I saw one in Nagarjuna Lake in South India where many ruins important to Nagarjuna were moved to an island, and much else was submerged by a new dam.

Please keep the environment clean, and keep the waters pure, and streams crystal clear, and air fresh as Nagas do not like environmental destruction like plastic bags in the streams.

Please love the Nagas: recycle and support environmental awareness in India.

PS I think I read one time that Nagas disguised their smell with sandalwood and even appeared as human in order to attend a teaching by Shakyamuni Buddha. Does anyone know the actual story?

oh yeah, almost forgot, there are not just 6 realms of beings or whatever anyway. The hierarchies are infinite. Buddha Shakyamuni said over 2500 years ago that there are infinite living beings in infinite dimensions / realms. Not even just infinite planets / universes. Infinite realms / dimensions with sentience beyond what we can even imagine is the truth.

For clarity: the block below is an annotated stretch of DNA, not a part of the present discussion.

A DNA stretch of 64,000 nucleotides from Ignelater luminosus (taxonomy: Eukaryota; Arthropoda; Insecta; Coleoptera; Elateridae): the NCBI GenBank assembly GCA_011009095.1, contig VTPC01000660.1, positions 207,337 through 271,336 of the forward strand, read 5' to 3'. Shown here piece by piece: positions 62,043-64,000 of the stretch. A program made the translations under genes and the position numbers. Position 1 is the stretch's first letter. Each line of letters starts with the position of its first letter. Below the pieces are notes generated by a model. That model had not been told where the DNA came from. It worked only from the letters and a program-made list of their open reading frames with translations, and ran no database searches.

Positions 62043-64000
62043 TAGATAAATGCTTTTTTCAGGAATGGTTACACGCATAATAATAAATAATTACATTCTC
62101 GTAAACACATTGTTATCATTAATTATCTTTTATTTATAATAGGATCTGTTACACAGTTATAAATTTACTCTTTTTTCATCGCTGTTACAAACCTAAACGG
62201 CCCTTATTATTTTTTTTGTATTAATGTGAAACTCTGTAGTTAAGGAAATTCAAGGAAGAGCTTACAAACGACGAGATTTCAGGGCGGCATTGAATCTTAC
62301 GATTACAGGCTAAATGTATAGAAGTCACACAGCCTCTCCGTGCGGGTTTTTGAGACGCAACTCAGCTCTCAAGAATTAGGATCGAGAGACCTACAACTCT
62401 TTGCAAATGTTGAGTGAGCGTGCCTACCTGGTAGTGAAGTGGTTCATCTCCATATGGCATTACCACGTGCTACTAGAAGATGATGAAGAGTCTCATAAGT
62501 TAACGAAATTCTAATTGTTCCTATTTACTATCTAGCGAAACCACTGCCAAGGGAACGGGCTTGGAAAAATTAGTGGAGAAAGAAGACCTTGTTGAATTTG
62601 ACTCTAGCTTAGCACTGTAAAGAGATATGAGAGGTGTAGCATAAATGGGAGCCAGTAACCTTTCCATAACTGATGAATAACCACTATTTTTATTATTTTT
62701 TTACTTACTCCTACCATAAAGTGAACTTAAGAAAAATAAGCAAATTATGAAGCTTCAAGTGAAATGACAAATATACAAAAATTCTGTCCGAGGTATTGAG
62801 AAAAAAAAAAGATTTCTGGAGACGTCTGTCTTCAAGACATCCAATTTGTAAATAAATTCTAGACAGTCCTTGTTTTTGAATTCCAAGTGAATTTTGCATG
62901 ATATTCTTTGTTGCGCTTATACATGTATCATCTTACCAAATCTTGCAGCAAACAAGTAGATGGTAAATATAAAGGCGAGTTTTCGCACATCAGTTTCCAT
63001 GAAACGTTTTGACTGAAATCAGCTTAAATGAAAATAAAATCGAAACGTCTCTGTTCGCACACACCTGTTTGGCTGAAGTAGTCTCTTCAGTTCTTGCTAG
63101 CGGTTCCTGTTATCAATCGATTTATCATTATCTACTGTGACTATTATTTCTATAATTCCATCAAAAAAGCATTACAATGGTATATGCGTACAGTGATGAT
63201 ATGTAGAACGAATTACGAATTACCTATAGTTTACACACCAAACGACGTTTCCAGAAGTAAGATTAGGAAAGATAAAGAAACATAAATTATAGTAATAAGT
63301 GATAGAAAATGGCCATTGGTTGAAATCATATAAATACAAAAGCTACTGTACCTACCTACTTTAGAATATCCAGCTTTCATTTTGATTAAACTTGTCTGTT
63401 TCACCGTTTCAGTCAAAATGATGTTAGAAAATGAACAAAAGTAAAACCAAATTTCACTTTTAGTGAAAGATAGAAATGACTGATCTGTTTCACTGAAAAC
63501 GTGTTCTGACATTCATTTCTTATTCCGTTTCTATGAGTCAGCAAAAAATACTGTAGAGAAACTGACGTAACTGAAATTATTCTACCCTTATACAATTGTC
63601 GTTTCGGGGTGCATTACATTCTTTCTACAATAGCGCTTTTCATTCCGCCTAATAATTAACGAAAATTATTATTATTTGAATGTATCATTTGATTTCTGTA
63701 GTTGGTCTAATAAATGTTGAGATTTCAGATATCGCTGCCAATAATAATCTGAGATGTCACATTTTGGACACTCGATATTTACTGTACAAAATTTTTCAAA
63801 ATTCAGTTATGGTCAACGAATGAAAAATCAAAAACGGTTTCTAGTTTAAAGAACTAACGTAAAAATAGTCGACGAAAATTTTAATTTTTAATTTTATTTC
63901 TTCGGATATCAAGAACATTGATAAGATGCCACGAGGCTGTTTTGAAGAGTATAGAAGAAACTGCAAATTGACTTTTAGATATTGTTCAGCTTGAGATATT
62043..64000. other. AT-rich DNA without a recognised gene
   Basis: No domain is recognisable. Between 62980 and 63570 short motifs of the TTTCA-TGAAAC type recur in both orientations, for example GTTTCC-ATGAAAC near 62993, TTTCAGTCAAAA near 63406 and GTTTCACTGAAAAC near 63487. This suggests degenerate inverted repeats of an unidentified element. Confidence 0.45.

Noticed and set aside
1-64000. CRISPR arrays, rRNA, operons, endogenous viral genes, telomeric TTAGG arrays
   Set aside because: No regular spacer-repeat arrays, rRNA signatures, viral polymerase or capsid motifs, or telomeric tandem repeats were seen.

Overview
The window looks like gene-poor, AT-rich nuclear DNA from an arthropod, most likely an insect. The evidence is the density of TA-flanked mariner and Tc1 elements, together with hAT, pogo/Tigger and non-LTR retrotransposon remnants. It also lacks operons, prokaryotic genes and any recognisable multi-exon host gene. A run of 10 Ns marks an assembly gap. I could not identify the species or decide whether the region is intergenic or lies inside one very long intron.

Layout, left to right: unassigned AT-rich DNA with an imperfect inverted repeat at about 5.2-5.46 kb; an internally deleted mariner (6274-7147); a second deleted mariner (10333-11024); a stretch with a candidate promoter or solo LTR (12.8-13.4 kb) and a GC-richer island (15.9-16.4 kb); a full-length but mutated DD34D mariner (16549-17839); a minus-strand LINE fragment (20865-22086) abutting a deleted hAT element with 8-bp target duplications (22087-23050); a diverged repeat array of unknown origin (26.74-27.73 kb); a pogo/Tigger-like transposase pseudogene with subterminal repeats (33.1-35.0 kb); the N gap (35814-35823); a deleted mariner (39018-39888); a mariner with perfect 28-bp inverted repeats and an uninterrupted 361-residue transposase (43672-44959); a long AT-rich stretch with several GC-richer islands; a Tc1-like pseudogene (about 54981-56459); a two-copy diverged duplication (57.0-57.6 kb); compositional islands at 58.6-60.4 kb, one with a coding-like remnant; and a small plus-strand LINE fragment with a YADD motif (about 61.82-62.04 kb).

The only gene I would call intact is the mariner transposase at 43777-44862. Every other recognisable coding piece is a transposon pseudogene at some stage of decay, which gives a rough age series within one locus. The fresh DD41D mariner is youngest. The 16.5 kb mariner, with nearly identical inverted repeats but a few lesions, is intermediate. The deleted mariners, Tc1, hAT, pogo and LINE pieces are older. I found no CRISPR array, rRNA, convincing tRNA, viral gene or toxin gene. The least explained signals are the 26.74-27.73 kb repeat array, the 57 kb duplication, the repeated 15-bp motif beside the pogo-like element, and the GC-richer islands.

TENPA said...

Support your local klu

Malcolm Smith said...

"This act of destroying the hierarchical family has destroyed the children, they do what they want and they make bad choices and follow the shop till you drop, sex, drugs and rock and roll pipers off the cliff."

I don't agree with this assessment -- the problem with American families is the disappearance of the extended family and the rise of the so called "nuclear" family.

But even here, things are not that dire. I guess I just trust the basic mental factors that drive human beings -- the 22 positive mental factors with which all positive mental states in the desire realm are associated.

People, I believe, are fundamentally good and want to benefit others. When they do the opposite, it is my observation that they are usually not operating from their own center, but from some external authority to which they have submitted, wittingly or unwittingly.